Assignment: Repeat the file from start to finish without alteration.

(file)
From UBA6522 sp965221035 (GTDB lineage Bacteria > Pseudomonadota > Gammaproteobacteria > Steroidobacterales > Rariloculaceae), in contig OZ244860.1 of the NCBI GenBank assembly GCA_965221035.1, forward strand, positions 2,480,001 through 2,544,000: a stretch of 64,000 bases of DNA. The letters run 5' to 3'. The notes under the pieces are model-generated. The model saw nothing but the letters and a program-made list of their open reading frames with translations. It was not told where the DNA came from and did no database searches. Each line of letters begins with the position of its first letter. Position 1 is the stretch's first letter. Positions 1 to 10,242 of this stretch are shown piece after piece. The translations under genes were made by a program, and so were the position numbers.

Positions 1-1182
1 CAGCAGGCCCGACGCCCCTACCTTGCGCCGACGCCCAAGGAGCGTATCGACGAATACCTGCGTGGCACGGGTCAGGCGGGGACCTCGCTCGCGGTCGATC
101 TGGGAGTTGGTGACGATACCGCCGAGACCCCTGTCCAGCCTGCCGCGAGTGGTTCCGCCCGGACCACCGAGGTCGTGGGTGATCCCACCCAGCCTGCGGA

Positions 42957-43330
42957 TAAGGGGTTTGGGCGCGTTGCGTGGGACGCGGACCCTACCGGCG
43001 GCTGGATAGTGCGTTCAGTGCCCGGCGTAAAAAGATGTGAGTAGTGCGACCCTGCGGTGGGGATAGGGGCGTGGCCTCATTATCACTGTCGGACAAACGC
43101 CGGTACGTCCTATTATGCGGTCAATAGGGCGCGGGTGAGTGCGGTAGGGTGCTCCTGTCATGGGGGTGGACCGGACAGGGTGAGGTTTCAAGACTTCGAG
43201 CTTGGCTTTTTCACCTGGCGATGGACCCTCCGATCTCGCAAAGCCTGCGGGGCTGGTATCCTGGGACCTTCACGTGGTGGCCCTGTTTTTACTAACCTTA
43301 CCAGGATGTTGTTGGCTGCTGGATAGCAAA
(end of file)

From UBA6522 sp965221035 (GTDB lineage Bacteria > Pseudomonadota > Gammaproteobacteria > Steroidobacterales > Rariloculaceae), in contig OZ244860.1 of the NCBI GenBank assembly GCA_965221035.1, forward strand, positions 2,480,001 through 2,544,000: a stretch of 64,000 bases of DNA. The letters run 5' to 3'. The notes under the pieces are model-generated. The model saw nothing but the letters and a program-made list of their open reading frames with translations. It was not told where the DNA came from and did no database searches. Each line of letters begins with the position of its first letter. Position 1 is the stretch's first letter. Positions 1 to 10,242 of this stretch are shown piece after piece. The translations under genes were made by a program, and so were the position numbers.

Positions 1-1182
1 CAGCAGGCCCGACGCCCCTACCTTGCGCCGACGCCCAAGGAGCGTATCGACGAATACCTGCGTGGCACGGGTCAGGCGGGGACCTCGCTCGCGGTCGATC
101 TGGGAGTTGGTGACGATACCGCCGAGACCCCTGTCCAGCCTGCCGCGAGTGGTTCCGCCCGGACCACCGAGGTCGTGGGTGATCCCACCCAGCCTGCGGA

Positions 42957-43330
42957 TAAGGGGTTTGGGCGCGTTGCGTGGGACGCGGACCCTACCGGCG
43001 GCTGGATAGTGCGTTCAGTGCCCGGCGTAAAAAGATGTGAGTAGTGCGACCCTGCGGTGGGGATAGGGGCGTGGCCTCATTATCACTGTCGGACAAACGC
43101 CGGTACGTCCTATTATGCGGTCAATAGGGCGCGGGTGAGTGCGGTAGGGTGCTCCTGTCATGGGGGTGGACCGGACAGGGTGAGGTTTCAAGACTTCGAG
43201 CTTGGCTTTTTCACCTGGCGATGGACCCTCCGATCTCGCAAAGCCTGCGGGGCTGGTATCCTGGGACCTTCACGTGGTGGCCCTGTTTTTACTAACCTTA
43301 CCAGGATGTTGTTGGCTGCTGGATAGCAAA